Corsair Ironclaw RGB FPS/MOBA Gaming Mouse Review

REVIEW

Corsair has been making massive strides in the peripheral world over the last few years, with each new iteration addresses issues of the previous generation and being an overall improvement on the last. Today we’re having a look at the Corsair Ironclaw RGB FPS/MOBA Gaming Mouse which was revealed at the beginning of the year at CES 2019.

The first thing you’ll notice about this mouse is its size, being one of the largest around and ideal for users with a claw palm grip. At its highest, the mouse stands 45 mm (1.77 inches tall), 80 mm (3.15 inches) wide, and 130 mm (5.12 inches) long. It isn’t the lightest mouse around – while this is a rather subjective thing, the 105 g (3.7 oz) weight definitely gives it a solid feel. It is too big for all but the largest hands to use a claw grip, which is rather ironic given the name. It’s so large, in fact, that those with a claw grip might actually find that their standard grip becomes a palm grip, as was the case with me. Off the top of my head, I can’t think of a taller mouse. The mouse is purely for right-handed use, so lefties are unfortunately left out (pun fully intended).

Inside, the mouse uses the PixArt PMW3391 optical sensor which has an adjustable polling rate of 125, 250, 500, or 1000 Hz (which translates to response times of 8 ms, 4 ms, 2 ms and 1 ms respectively), a resolution of between 100 and 18,000 CPI, and a maximum tracking speed of 400 inches per second. The resolution is adjustable in 1 CPI increments which allows for fine control, but on the other hand you have to wonder why there’s a need to choose 1,803 or 1,804 CPI. The primary buttons use Omron D2FC-F-K switches rated at 50 million clicks. In addition to that there is dual zone RGB lighting, which is controlled using Corsair’s somewhat confusing at first but incredibly powerful iCUE software. The scroll wheel has a Kailh red encoder.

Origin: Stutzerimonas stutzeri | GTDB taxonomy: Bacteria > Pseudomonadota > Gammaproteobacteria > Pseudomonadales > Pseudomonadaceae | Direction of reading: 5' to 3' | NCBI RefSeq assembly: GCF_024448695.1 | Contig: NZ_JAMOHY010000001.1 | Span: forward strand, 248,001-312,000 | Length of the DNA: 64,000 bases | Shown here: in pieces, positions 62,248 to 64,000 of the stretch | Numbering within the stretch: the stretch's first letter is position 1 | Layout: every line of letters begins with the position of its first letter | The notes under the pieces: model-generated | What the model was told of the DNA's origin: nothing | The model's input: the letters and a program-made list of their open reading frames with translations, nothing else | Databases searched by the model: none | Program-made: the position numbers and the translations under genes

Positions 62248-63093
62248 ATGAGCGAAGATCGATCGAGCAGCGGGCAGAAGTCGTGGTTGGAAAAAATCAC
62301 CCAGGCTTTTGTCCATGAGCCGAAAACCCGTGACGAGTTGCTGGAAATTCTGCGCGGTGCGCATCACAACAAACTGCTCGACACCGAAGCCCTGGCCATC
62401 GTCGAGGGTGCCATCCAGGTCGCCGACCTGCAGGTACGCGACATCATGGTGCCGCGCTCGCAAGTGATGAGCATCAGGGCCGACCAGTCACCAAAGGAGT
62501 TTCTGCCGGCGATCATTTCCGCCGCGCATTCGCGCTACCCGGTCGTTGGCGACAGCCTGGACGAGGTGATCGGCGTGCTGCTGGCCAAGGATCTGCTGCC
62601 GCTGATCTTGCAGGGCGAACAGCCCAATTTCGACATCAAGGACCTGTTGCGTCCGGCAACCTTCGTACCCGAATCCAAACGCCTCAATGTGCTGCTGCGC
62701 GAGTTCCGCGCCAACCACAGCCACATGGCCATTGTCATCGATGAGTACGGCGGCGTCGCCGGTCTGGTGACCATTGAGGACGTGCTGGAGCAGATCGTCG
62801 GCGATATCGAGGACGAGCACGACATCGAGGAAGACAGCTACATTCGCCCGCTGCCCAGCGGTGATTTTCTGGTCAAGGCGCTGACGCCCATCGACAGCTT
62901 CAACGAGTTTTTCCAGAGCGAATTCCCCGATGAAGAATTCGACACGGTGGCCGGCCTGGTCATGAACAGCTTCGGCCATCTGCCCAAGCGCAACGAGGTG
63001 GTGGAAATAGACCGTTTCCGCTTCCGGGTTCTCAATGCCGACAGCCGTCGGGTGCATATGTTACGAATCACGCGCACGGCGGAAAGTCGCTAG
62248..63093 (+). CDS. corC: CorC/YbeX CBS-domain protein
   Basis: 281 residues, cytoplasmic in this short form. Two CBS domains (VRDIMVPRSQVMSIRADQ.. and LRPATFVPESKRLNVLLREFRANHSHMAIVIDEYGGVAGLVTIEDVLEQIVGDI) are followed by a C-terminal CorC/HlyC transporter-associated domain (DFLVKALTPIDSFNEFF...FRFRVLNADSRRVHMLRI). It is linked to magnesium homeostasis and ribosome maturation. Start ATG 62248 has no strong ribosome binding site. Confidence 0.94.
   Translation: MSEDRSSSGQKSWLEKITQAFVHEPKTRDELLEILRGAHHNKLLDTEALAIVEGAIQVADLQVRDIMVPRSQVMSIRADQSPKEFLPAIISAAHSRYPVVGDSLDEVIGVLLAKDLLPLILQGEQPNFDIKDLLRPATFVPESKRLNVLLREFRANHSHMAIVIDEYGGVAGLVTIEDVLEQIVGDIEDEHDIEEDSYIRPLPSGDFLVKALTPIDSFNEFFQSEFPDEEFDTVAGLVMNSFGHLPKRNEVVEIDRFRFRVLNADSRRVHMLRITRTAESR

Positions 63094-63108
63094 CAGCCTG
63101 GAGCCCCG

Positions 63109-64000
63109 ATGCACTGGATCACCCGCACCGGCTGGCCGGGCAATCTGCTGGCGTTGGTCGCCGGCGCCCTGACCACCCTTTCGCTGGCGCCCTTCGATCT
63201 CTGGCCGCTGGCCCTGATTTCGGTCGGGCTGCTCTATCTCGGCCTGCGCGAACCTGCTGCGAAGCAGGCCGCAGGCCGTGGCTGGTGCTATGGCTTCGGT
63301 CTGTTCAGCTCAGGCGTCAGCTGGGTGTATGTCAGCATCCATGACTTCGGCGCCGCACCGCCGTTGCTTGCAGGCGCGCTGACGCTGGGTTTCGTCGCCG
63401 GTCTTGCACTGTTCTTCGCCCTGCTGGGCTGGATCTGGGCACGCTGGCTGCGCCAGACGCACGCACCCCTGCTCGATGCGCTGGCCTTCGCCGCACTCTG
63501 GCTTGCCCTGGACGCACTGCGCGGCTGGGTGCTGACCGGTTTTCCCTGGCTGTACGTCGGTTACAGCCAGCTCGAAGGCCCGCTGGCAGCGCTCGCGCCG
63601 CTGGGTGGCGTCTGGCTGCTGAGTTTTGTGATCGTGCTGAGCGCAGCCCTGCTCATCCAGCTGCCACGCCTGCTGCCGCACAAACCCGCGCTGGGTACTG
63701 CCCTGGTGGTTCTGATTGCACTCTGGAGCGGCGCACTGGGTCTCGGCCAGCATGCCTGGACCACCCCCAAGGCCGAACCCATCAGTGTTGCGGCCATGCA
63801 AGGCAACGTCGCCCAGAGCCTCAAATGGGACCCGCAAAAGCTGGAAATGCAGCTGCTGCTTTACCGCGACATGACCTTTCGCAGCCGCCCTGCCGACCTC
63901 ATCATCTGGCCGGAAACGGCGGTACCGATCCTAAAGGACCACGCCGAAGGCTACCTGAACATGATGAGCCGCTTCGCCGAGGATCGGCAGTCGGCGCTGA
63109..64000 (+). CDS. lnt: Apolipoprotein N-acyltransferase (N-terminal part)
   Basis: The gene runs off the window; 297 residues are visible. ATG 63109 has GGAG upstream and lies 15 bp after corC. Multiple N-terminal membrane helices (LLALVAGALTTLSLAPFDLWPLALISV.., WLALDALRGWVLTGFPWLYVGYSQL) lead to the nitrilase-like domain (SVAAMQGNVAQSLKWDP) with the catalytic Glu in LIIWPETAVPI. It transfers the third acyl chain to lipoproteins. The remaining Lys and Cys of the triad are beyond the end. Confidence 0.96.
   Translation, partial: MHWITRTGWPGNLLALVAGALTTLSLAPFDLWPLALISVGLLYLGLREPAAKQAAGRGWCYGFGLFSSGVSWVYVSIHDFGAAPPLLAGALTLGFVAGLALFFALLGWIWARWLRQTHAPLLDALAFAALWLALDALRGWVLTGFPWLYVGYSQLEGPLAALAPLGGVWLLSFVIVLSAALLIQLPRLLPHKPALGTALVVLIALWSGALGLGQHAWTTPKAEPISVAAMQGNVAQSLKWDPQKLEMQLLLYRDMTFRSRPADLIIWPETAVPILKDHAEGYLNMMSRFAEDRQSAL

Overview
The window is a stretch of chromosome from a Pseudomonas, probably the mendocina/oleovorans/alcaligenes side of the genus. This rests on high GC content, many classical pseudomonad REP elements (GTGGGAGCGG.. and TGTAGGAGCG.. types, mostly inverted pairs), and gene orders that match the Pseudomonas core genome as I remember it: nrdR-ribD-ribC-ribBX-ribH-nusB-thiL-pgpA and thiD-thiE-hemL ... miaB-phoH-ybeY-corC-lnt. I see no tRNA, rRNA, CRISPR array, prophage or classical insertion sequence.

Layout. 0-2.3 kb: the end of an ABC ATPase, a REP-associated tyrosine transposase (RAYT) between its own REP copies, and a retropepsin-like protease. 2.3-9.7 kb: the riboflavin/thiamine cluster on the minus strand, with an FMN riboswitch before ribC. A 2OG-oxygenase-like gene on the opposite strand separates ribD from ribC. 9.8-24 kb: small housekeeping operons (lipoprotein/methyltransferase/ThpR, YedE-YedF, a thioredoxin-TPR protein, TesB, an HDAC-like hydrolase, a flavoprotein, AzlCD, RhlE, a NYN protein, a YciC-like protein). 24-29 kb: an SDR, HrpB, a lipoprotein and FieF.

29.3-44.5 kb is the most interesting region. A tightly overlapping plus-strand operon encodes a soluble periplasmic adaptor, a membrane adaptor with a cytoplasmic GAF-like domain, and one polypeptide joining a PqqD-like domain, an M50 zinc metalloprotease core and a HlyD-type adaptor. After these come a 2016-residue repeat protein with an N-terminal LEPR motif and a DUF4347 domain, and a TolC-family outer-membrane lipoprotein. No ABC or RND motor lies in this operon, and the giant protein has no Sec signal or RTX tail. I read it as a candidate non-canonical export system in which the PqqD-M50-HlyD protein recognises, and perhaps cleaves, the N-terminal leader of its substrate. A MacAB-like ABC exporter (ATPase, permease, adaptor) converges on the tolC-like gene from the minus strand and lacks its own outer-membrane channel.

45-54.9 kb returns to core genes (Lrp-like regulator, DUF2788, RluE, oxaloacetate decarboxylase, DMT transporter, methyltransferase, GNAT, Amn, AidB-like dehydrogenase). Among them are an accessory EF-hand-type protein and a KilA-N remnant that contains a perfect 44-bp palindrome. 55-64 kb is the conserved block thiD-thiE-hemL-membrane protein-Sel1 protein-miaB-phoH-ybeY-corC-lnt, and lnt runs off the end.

Corsair Ironclaw RGB FPS/MOBA Gaming Mouse
Sensor PixArt PMW3391
Primary Button Switches Omron D2FC-F-K
Wheel Encoder Kailh red
Size (L x W x H) 130 mm x 80 mm x 45 mm
5.12″ x 3.15″ x 1.77″
Number of Buttons 7
Weight 105 g (3.7 oz)
Polling Rate 125, 250, 500 or 1000 Hz
Resolution 100–18,000 CPI, 1 CPI increments
Cable Length 1.8 m (6 ft)
Warranty 2 Years

Finally, attached to the mouse is a 1.8 m non-detachable and braided cable which is rather stiff, so might take some getting used to. It does come wrapped in a Velcro strip, which is a nice addition and just something small to add to the premium feel you expect from Corsair products. Unfortunately, the cable is so thick and stiff that the mouse can be shifted around by it, and it also causes quite a bit of drag. As the mouse is already on the heavy side, a slightly softer cable would have been a welcome addition. I would recommend using a mouse bungee with the Ironclaw, and the cable is definitely the biggest downside I experienced.

The top surface of the Ironclaw RGB has a slightly rough, matte black finish without any rubberized parts, with rubberized grips on either side. These grips have a diamond texture, and with extended use it seems that your hand doesn’t get quite as hot as with others that have smooth grips. They also offer a decent amount of grip, eliminating any slippage even with the lightest of grips when picking up the mouse. The scroll wheel is also rubberized, while the two buttons below the scroll wheel have a glossy finish and the two on the left have the same texture as the top surface of the mouse.

The scroll wheel seems to have very little tactile feedback, lacking well defined steps. I would have preferred better definition between the steps, as when using the scroll wheel to change weapons I often scrolled too far. That said, I did more productivity work than gaming in the week that I used the mouse, and it definitely felt more relaxing. The middle button, however, requires quite a lot of pressure to press and you will find yourself scrolling slightly with each click. It will take a conscious effort to avoid scrolling at the same time, but in time muscle memory takes over and you shouldn’t have a problem. Keep in mind that I only used the mouse for a week and that was more than long enough to get the hang of the wheel. Again a subjective thing, but I welcomed the somewhat unusual (for a gaming mouse) feel to the wheel.

The two side buttons require a larger than normal amount of pressure to trigger, so accidental presses are unlikely. I would, however, have preferred if they were slightly easier to actuate as it’s very easy to nudge the mouse slightly when pressing them, which can be done simply by rolling your thumb upwards slightly. The two buttons below the scroll wheel have a different feel to them, being much easier to actuate. Logically, this makes sense as your fingers are normally nowhere near these buttons, whereas the side buttons sit directly above and very close to the thumb grip.